Date: 22 April 2002
Place: New York Scholar's Garden, Staten Island
Attending: Chang Peiyou, Stephen Dydo, Matthew Flannery, John Thompson, Marilyn Wong, Yip Mingmei, Jung-ping Yuan
Guests: Frank Soong, Judith Whitbeck (curator of the garden), Eva Wen, Xin Ke-Quan (seal carver, Huangshan, Anhui) and his granddaughter Xin Shilong, Ellen Zweig (film maker)
Minutes: Matthew, with thanks to Marilyn & Peiyou
The spring meeting took place in the New York Scholar's Garden in Snug Harbor on the north shore of Staten Island. Snug Harbor is a former retired sailor's home now converted to a cultural center that is home to a patchwork of often unusual projects and programs. We met in one of the garden's two meeting rooms. With members slow to arrive as they wound their way to the garden through the back streets of north Staten Island, the first arrives improvised a playing table, then wandered over to the garden's main pavilion, which hosted an excellent display of scholars' rocks. The rocks were from the former collection of Hu Kaozang, one of the most important collectors of scholars' rocks in recent times. Hu died in 1996, depositing parts of his collection in, for example, the Guqi Garden in Shanghai. The balance of the stones now belong to his daughter, Hu Kemin; it is from these that the current show was selected. Some specimens were of particularly high quality, and the exhibit included representatives of a wide variety of stone types, including some of unusual conformation as well as samples of the widening taste in stones characteristic of the last century.
We adjourned to the Shug Harbor cafe in one of five "cottages" that once housed the Harbor's staff. Over and assortment of drinks and food, including a pot of fine tea brewed by Judith in a prize teapot, the members discussed several topics. Stephen, announcing that membership dues for 2002 were now payable, managed to collect some. He also proposed new society offices that, informally already functioning, be made official. The first was the office of Corresponding Secretary. While Stephen had been performing this duty, he was becoming burdened with also being both Treasurer and (informally) Webmaster. Therefore, it was agreed by acclamation, Marilyn was made Corresponding Secretary and Stephen, Webmaster.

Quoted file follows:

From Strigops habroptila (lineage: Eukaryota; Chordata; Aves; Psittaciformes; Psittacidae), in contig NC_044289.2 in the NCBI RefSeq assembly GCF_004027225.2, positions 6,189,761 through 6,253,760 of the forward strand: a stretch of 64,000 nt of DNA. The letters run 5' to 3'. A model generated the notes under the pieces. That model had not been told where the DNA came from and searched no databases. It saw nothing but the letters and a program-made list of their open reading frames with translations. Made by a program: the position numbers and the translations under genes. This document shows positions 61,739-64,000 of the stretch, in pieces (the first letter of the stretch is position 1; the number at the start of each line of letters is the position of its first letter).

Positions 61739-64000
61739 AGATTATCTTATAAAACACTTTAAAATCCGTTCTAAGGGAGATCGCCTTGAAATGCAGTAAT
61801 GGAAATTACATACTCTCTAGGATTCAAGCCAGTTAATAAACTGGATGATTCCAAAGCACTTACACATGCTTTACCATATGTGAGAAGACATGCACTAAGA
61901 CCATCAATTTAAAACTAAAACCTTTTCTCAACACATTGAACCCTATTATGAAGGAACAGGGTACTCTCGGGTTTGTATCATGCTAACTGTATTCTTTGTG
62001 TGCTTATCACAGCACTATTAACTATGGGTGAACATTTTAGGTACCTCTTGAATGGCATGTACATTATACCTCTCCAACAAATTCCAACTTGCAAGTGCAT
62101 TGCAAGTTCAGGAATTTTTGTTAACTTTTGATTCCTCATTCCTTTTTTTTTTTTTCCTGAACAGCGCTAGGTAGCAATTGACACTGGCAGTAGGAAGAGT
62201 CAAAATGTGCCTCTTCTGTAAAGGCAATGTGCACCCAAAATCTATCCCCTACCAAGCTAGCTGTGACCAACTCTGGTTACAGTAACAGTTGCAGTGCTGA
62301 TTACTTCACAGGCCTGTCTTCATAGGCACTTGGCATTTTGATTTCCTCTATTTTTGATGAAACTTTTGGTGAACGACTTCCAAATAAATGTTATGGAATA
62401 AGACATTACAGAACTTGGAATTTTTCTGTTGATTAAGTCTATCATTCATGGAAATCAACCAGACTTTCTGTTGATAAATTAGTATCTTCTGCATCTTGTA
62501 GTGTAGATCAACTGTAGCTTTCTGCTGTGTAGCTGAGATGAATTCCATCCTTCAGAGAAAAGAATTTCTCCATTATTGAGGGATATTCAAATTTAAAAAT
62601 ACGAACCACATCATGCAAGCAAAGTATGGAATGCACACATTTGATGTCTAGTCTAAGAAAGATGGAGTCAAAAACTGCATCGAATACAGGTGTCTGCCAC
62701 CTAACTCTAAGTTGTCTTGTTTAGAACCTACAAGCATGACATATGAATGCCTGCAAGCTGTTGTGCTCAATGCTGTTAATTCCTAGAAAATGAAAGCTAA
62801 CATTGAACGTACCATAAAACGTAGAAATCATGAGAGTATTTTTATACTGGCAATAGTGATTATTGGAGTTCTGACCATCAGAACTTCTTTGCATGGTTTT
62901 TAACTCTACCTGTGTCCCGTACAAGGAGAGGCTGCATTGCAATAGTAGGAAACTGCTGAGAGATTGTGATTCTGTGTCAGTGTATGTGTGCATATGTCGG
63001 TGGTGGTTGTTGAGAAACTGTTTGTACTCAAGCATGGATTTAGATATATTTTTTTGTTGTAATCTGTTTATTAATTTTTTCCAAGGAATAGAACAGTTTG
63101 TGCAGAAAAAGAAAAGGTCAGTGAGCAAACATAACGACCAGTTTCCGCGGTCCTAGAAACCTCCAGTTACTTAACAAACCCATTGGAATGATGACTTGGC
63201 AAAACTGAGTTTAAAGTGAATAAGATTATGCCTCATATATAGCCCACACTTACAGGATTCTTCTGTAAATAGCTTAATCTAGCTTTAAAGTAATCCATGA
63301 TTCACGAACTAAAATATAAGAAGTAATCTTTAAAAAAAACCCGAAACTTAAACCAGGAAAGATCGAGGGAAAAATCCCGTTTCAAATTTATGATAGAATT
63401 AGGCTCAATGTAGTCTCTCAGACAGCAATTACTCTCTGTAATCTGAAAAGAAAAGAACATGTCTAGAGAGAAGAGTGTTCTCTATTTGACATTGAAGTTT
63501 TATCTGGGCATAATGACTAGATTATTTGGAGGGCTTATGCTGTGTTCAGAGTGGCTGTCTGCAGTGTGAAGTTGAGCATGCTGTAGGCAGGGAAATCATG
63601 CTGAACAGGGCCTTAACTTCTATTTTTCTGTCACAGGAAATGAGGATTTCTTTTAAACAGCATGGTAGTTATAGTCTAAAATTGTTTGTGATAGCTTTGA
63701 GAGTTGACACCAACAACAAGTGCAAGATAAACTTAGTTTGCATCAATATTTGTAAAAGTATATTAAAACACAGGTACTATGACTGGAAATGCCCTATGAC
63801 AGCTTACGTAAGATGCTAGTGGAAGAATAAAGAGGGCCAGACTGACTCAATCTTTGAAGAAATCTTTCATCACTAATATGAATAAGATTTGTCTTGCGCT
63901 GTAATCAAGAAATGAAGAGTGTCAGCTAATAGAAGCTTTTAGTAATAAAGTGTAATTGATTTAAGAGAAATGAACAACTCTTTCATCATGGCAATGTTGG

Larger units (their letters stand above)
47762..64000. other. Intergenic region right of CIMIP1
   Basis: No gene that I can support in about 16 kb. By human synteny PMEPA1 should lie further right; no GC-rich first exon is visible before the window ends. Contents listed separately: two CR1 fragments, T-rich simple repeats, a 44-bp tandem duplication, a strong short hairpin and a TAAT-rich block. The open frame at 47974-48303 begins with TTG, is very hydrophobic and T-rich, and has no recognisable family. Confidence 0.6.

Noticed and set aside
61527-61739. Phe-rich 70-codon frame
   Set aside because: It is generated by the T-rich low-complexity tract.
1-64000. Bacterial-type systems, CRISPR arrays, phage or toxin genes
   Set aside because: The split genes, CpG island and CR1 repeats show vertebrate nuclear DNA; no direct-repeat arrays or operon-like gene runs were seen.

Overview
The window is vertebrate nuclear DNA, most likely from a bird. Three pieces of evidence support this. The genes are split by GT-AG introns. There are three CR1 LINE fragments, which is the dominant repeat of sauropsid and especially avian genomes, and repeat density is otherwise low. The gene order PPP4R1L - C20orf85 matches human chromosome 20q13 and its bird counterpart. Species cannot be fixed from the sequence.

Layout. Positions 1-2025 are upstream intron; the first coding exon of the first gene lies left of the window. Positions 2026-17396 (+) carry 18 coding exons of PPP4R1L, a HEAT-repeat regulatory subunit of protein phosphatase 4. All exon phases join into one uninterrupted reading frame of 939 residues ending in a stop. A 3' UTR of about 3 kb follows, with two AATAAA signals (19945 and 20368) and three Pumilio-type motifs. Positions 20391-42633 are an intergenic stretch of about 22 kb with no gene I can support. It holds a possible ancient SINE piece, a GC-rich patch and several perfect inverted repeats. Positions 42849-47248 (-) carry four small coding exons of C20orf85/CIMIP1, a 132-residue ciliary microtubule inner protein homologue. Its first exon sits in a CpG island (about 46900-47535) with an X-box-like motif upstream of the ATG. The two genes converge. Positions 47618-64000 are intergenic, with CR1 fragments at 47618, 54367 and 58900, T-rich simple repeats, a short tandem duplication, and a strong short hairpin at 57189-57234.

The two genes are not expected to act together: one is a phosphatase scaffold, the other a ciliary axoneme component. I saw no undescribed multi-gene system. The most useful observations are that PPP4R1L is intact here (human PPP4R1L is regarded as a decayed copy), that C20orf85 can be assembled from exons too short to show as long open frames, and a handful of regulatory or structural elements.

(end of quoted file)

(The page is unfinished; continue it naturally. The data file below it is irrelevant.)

Judy invited the Society to meet at the Scholar's Garden as often as they liked. She proposed that members consider opening the performance parts of their meetings to the public. She also said that the Garden's main pavilion could be used for displaying qins. It was agreed that this generous proposal will be discussed at the future meeting.
To begin, I shaped fine silk from Chi
The "double joy" in line three refers to the two sides of the fan, usually covered with calligraphy and painting --- and to author and emperor. John concluded his talk by playing a second work, "Han Gong Qiu" ("The Han Palace in Autumn").
Then Marilyn repeated "Yang Guan San Die" singing the lyrics and with Jung-Ping accompanying the melody with the flute (xiao). Aside from a quick run-through the day before, this was the first time that the two had performed this piece as a duo.
Peiyou discussed a Ming qin notebook of 1588 compiled by Yan Biaozhen that was reproduced from a copy in the National Library of Taiwan. She also handed out a few pages from Van Gulick's Lore of the Chinese Lute in which he mentions Yang Biaozhen (p.185; see also pp. 71, 76). She performed "Tiao Xian Ru Nong," a short tuning pieces. Peiyou played the beginning of the piece as far as she had mastered it, and then John picked through the entire work unrehearsed to give a rough idea of its sound. She and John discuss the piece, which is found in the qin manual Xing Kan Zheng Wen Due Yin Jei Yiao Qing Pu Zhen Chuan. Lastly, Peiyou performed "Ou Lu Wang Ji" ("Seagulls without Guile"), a work discussed in more detail in the Journal of September 2001.
Mingmei concluded the meeting by playing "Mei Hua San Nong"('Three Variations on the Tune "Plum Blossoms"') from the Chun Cao Tang Qing Pu (Spring Brass Hall Qin Manual), while Jung-Ping performed "Ping Sha Luo Yan" ("Wild Geese Descend to Sandy Shores") from the Qu Yin Zheng Cong Qin Pu (Orthodox Qin Manual) of 1634.
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